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Image: Indian goosegrass can protect against drug-induced kidney damage

(Natural News) Drug-induced nephrotoxicity (kidney toxicity) is a common problem in clinical medicine. Certain medications prescribed to treat chronic conditions also inevitably cause acute kidney injury. In fact, the incidence of drug-related acute kidney injury may be as high as 60 percent, according to a study. This is not only costly for many patients, but it also requires multiple interventions and hospitalization to treat.

Drug-induced nephrotoxicity is complex and is caused by various mechanisms. These include inflammation, uric acid deposition, alterations in the blood flow through the kidneys or damage in the smallest blood vessels inside vital organs. Medications that are often linked to drug-induced kidney damage include antibiotics, non-steroidal anti-inflammatory drugs (NSAIDs), angiotensin-converting enzyme inhibitors and statins.

Drug-induced nephrotoxicity commonly affects patients with diabetes, congestive heart failure, chronic kidney disease and sepsis. Due to the life-threatening nature of these conditions, early detection of the adverse effects of drugs is important in order to prevent progression to end-stage renal disease. At this stage, the kidneys are no longer able to function adequately and dialysis or a kidney transplant is required to ensure patient survival.

But in a recent study, researchers at the University of Yaounde 1 in Cameroon reported that the medicinal plant Eleusine indica, commonly known as Indian goosegrass, can protect the kidneys from drug-induced nephrotoxicity. Indian goosegrass is a folk medicine in Cameroon and is widely used to treat various illnesses, not least of which are kidney-related problems.

The researchers reported their findings in an article published in The Journal of Phytopharmacology.

Indian goosegrass helps prevent kidney damage and drug-induced kidney failure

To investigate Indian goosegrass’ biological properties, the researchers first obtained an aqueous extract, which they used to treat rats with kidney damage. The researchers divided the rats into the following groups:

  • Group I (control), given 0.9 percent saline via injection and 10 mL/kg distilled water
  • Group II (negative control), given 30 mg/kg L-NAME to induce nephrotoxicity
  • Group III (positive control), given 12.5 mg/kg losartan, an antihypertensive drug, and L-NAME
  • Group IV, given 100 mg/kg of the Indian goosegrass extract and L-NAME
  • Group V, given 200 mg/kg of the extract and L-NAME

After 60 days, the researchers measured the animals’ blood pressure, lipid profile and kidney and oxidative stress parameters. They found that L-NAME significantly elevated blood pressure, total cholesterol, triglycerides and LDL cholesterol levels while significantly reducing HDL cholesterol.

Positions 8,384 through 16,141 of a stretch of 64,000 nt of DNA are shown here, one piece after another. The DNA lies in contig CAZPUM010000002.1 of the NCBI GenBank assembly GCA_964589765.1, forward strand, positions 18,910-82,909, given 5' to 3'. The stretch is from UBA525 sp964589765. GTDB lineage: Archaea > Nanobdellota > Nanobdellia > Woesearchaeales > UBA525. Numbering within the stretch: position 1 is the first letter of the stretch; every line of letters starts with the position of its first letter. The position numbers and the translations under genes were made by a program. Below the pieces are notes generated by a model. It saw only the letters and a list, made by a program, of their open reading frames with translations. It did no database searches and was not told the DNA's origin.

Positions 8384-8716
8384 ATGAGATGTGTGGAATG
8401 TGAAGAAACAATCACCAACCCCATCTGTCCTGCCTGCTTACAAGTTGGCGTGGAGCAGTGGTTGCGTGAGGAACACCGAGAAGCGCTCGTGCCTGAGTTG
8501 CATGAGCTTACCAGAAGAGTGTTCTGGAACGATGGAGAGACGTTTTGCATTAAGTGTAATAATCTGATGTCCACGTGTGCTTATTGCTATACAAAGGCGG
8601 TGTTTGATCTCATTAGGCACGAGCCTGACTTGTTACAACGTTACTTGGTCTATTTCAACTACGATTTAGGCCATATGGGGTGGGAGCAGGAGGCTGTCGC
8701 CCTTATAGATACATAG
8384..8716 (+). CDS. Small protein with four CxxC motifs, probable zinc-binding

Nephrotoxicity was evident due to significant elevation in serum levels of creatinine, urea and potassium, plus a significant reduction in sodium and glomerular filtration rate (GFR) compared with controls. GFR is a test commonly used to determine how well the kidneys are working. (Related: Which plants are effective at treating kidney diseases?)

The researchers also reported that catalase, glutathione (GSH) and nitrite levels were also significantly decreased in L-NAME injected groups. But treatment with the Indian goosegrass extract prevented the rise in blood pressure and improved the lipid profile, kidney function and antioxidant defenses of L-NAME injected rats.

Based on these findings, the researchers concluded that Indian goosegrass can protect against drug-induced nephrotoxicity and kidney failure through its antioxidant activity.

Other health benefits of Indian goosegrass

Indian goosegrass is native to Eurasia and has been considered a troublesome weed in some regions, mainly for its resistance to herbicides. However, its seeds are actually edible and has a history of use as food during famine.

According to studies, Indian goosegrass offers substantial health benefits. These include: (h/t to HealthBenefitsTimes.com)

  • Anti-cancer and antioxidant activities
  • Eliminates toxins through urine
  • Flushes out worms and parasites from the stomach
  • Helps stop wound bleeding
  • Prevents arthritis
  • Helps treat diabetes
  • Helps lower blood pressure

Indian goosegrass can be used in a variety of ways in the kitchen. You can cook its seeds or use them to make flour, gruels and cakes. Alternatively, you can grind them to make a healthy substitute for non-caffeinated coffee. You can also add its young shoots to omelets, salads and soups. Whether you decide to use Indian goosegrass as food or as a natural remedy, this versatile plant will make a great addition to your diet or to your medicine cabinet.

Learn more about medicinal foods at FoodIsMedicine.com.

Sources include:

Science.news

NCBI.NLM.NIH.gov

MayoClinic.org

PhytopharmaJournal.com [PDF]

MedlinePlus.gov

HealthBenefitsTimes.com


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